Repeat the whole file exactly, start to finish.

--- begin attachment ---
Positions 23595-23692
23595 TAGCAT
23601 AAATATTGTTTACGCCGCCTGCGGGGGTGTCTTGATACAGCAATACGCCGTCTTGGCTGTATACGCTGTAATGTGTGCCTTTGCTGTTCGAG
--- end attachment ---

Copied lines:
Positions 23595-23692
23595 TAGCAT
23601 AAATATTGTTTACGCCGCCTGCGGGGGTGTCTTGATACAGCAATACGCCGTCTTGGCTGTATACGCTGTAATGTGTGCCTTTGCTGTTCGAG